I was taught that atheism is acceptance of materialism and belief in the non-existence of the supernatural. I was brought up by atheist parents to be a skeptic. As a teenager I had a fling, I’m embarrassed to admit, thought it turned out to be quite educational, with evangelical Baptists before returning to atheism as a university student. Now I consider myself a died-in-the-wool, table-thumping (in the absence of a bible) atheist. I’d like to consider myself a fundamentalist in this regard but that doesn’t fit with my hate for credulity. But I feel comfortable regarding myself as a skeptical but devout atheist.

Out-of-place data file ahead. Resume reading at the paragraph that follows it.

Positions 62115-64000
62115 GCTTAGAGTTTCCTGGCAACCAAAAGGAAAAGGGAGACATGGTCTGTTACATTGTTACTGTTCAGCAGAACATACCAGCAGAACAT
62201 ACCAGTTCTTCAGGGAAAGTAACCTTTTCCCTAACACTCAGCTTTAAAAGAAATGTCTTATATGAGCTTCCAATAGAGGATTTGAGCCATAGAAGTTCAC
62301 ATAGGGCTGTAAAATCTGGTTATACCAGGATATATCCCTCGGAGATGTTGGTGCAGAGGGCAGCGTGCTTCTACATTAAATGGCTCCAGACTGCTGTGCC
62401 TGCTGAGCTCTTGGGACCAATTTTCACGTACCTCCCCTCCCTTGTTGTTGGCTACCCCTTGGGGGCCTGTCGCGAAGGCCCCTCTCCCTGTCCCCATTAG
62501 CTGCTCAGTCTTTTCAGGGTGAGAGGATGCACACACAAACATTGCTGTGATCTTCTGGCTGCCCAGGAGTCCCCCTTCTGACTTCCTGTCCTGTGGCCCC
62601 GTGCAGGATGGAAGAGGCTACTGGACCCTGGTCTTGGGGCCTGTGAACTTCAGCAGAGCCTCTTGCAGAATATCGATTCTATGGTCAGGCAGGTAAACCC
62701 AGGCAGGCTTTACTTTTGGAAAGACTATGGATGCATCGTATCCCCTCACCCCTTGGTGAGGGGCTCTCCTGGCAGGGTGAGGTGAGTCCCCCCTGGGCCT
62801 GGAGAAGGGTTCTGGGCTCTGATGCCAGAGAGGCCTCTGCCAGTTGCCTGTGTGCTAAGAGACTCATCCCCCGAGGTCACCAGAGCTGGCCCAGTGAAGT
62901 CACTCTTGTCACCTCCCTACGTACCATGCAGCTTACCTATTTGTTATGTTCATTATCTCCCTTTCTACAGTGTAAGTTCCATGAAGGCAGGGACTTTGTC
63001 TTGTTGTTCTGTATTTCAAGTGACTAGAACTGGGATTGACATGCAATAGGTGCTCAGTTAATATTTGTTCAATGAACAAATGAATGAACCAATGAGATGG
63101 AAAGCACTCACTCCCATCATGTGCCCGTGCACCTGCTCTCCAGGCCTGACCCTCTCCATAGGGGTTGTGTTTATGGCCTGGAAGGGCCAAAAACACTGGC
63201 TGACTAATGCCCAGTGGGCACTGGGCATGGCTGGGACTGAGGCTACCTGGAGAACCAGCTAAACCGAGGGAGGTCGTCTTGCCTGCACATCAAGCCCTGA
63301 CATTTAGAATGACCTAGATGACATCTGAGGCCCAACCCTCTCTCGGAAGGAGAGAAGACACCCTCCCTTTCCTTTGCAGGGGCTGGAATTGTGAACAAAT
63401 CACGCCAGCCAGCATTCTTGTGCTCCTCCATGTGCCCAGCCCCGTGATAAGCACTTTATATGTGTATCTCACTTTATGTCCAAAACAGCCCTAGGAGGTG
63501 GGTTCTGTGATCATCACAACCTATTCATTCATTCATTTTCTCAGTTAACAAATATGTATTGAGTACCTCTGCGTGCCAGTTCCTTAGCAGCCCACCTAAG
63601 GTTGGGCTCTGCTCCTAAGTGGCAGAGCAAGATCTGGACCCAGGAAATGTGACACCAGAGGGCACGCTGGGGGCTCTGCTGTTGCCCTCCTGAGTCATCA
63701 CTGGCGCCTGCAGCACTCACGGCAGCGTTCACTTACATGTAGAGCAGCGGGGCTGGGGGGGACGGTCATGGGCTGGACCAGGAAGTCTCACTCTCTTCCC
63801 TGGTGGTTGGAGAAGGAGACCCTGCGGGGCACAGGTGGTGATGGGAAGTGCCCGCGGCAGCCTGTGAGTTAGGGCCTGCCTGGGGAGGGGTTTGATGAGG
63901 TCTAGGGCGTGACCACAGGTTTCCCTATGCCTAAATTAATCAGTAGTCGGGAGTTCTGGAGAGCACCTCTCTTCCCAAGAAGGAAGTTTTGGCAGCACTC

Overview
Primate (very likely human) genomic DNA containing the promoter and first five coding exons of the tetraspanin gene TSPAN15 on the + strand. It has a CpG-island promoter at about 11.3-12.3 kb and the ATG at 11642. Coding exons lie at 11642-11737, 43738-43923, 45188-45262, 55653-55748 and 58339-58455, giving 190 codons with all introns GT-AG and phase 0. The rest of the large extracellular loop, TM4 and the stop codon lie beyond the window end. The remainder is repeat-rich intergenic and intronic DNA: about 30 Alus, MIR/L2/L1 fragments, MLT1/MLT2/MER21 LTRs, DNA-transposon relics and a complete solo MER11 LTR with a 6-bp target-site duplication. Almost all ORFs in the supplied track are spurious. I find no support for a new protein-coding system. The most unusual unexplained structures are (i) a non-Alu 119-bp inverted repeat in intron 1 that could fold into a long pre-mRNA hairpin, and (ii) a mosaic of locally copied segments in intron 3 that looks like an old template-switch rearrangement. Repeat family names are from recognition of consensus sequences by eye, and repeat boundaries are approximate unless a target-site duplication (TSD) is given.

Temporalist is a word I made up to fit the acronym. We needed a T. Collins’ dictionary gave me: “temporal — 2. of or relating to secular as opposed to spiritual or religious affairs”. Just add an -ism and, bob’s your transsexual auntie (as we liked to say), a new philosophical movement was born: the philosophy of a kind of secularism specifically opposed to spirituality and religion. Sounded good to me.

Existentialist thought occupied me from my teenage years. I suppose there’s nothing unusual in that. I eventually came to the view that attempting to answer the principal existential questions is futile but that the questions themselves are universally important. We all feel compelled to address existential questions and the non-existence of answers causes almost unbearable tension. The tension involves yearning and searching for any explanation. Credulity combines with sham existential answers to bring release of the tension. I experienced this with those very loving Baptists.